Viewpoint: USFS policy shift bodes ill for Crazy Mountains and elsewhere
Forest Service policy shift bodes ill for Crazy Mountains and elsewhere When Montana’s first in the nation stream access law was making its way through the legislature the first time, it did not include the provision that currently allows the citizens the right to use the bed and banks to the high-water mark, instead, the law would have prohibited the public’s use of both.
Imagine no wade fishing in Montana, or the inability to anchor your boat. This proposal included support of people claiming to be ‘pro-access’. Their theory at the time was: “it’s best to get what we can”, rather than press on and fight for what is right and ultimately best for the citizens of Montana.
Similarly, those celebrating Judge Cavan’s preliminary ruling in the Crazies, are making it progressively harder for the public to access legal public land by becoming apologists for wealthy landowners and the politicians they have purchased and for the US Forest Service who is doing their bidding.
For those who lament the transition of Montana from the Last Best Place to a playground for the rich, one need to look no further than the Crazy Mountains. To celebrate Judge Cavan’s ruling is to ignore the following facts, none of which are in dispute, and all of which were on display in court.
The four trails in question were built and maintained with public dollars and appeared on USFS maps. These trails were enjoyed by the public for nearly 100 years. The trails were designated by the USFS as public without restriction in their travel plans which were successfully defended in court against these same landowners.
The USFS maintained this position until 2017, when they simply stopped defending the trails and suspended the Ranger who was removing the illegal obstructions (the USFS’ words, not mine) all on behalf of Montana’s citizens. The attorney for the USFS acknowledged in open court that because of this, the USFS had now (as of January 2022) changed their opinion and that these trails are no longer public.
For pro-access people to claim that this is not a shift in USFS policy is to ignore all of the above, none of which is in dispute. The Judge’s ruling gives the USFS the ‘choice’ to defend these trails (and future trails), while simultaneously beginning to remove the opposing citizen’s voice from the process. Just imagine how the future’s changing political administrations will use this to the advantage of the wealthy.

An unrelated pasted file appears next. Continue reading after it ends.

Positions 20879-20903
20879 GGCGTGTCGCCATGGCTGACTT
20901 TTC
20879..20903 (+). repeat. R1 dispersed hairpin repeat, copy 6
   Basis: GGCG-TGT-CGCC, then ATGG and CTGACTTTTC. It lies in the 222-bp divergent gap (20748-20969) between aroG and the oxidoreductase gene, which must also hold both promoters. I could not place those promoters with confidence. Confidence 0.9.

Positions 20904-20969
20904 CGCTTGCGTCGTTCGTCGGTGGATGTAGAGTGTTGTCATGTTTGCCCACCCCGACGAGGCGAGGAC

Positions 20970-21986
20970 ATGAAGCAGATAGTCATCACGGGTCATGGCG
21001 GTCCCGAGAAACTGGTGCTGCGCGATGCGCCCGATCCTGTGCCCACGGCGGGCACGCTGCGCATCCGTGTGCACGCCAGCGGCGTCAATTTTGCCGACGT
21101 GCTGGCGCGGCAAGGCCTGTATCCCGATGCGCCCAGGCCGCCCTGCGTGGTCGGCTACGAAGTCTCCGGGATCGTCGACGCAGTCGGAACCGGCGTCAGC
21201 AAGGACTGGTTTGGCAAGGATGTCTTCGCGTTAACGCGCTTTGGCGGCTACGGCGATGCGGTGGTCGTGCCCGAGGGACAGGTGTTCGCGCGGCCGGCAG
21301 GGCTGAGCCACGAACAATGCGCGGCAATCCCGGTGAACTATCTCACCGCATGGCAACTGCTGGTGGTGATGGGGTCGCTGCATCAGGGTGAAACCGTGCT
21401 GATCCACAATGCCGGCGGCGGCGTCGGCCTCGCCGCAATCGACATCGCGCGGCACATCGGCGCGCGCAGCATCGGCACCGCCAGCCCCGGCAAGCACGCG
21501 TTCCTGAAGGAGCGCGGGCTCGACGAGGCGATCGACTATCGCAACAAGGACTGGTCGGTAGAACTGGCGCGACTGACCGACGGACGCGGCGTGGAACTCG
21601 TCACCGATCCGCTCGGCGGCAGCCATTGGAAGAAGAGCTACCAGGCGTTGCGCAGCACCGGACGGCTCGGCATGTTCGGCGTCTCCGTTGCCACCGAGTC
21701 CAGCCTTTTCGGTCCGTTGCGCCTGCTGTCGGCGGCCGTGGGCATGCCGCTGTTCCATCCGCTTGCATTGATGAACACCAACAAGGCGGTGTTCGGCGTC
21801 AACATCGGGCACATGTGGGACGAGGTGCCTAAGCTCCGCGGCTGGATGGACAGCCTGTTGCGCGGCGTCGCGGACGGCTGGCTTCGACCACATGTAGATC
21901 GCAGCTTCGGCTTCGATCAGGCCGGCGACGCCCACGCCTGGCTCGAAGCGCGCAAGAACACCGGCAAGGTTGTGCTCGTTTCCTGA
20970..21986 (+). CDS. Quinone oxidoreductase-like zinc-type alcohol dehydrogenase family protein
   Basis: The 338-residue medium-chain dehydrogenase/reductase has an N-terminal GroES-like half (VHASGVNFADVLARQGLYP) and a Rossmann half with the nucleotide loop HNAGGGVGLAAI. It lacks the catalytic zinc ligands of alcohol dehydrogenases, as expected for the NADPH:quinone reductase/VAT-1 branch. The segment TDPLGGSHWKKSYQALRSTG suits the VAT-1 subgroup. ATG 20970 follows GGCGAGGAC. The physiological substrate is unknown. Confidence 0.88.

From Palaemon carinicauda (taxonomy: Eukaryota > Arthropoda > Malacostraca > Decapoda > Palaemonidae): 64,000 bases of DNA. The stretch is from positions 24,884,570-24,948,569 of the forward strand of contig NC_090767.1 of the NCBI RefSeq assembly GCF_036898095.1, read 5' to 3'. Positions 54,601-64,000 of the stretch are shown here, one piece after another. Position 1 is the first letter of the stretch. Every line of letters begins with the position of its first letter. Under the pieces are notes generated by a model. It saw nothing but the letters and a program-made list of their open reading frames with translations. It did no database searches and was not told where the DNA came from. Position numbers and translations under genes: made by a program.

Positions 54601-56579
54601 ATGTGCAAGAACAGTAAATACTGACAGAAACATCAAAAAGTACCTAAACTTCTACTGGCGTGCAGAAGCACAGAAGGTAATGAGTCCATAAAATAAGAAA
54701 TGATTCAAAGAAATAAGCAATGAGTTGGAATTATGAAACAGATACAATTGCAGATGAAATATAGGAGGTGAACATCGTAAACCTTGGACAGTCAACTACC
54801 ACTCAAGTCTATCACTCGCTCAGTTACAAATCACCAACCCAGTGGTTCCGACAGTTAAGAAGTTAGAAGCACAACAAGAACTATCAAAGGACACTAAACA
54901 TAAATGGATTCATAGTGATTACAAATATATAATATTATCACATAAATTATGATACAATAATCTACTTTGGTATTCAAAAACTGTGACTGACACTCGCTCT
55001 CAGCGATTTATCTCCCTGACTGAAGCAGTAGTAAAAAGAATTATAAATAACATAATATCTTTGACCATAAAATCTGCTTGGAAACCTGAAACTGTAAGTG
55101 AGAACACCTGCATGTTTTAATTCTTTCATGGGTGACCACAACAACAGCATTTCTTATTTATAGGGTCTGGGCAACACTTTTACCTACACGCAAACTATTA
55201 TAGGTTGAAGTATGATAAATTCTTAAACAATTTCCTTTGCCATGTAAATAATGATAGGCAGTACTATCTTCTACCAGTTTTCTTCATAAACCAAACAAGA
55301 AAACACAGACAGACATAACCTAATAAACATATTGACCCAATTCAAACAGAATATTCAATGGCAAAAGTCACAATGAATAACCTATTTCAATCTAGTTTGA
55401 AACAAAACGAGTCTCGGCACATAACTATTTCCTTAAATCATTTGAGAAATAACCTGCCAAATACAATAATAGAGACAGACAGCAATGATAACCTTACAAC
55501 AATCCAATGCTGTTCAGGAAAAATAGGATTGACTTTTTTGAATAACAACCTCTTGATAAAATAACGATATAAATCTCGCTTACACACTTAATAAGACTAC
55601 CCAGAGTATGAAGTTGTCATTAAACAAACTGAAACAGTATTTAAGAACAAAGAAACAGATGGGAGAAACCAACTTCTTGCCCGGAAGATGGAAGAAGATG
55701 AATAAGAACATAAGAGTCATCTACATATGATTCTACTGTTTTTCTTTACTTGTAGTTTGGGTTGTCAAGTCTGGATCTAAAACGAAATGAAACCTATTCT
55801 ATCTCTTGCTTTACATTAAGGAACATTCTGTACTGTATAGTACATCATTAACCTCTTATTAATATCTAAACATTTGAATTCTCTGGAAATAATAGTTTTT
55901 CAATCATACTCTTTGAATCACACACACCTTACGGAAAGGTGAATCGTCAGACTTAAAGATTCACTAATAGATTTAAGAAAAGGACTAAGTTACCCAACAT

Regardless of the legality, this is bad policy, and those defending it are directly aiding in the loss of public access. Supporting the taking of trails that were once public and removing them from the public trust is the very definition of anti-public access.
Indeed, we have already received indication that the USFS intends to abandon the Sweetgrass trail in the Crazies as well as three additional trails in the Helena National Forest. If you agree this is good policy, you should stand with those in support of the current proposal in the Crazy Mountains.
We should all be concerned of the recent change in USFS policy to stop defending public access. This shift is bad policy for everyday Montanans and the public throughout the West, and good policy for the wealthy landowner with the means to influence policy with political donations. Once these accesses are lost, they are lost forever.
Imagine if Tony Schoonen had accepted the first stream access proposal, or imagine if Jim Posewitz, had accepted the dam at the Allenspur notch diverting two-thirds of the Yellowstone River and the Paradise Valley underwater. Both Tony and Jim supported the litigation to defend access in the Crazies.
A good rule of thumb is if you find yourself on the other side of a public access issue from Tony Schoonen and Jim Posewitz, your position might not be pro public access. No amount of fancy words from the Yellowstone Club consultants funneled through locals will change that.
Note: Brad Wilson, of Wilsall, is a lifelong Montanan and Founder of Friends of the Crazy Mountains. His family has over 100 years of historic use on the public trail system in the Crazy Mountains.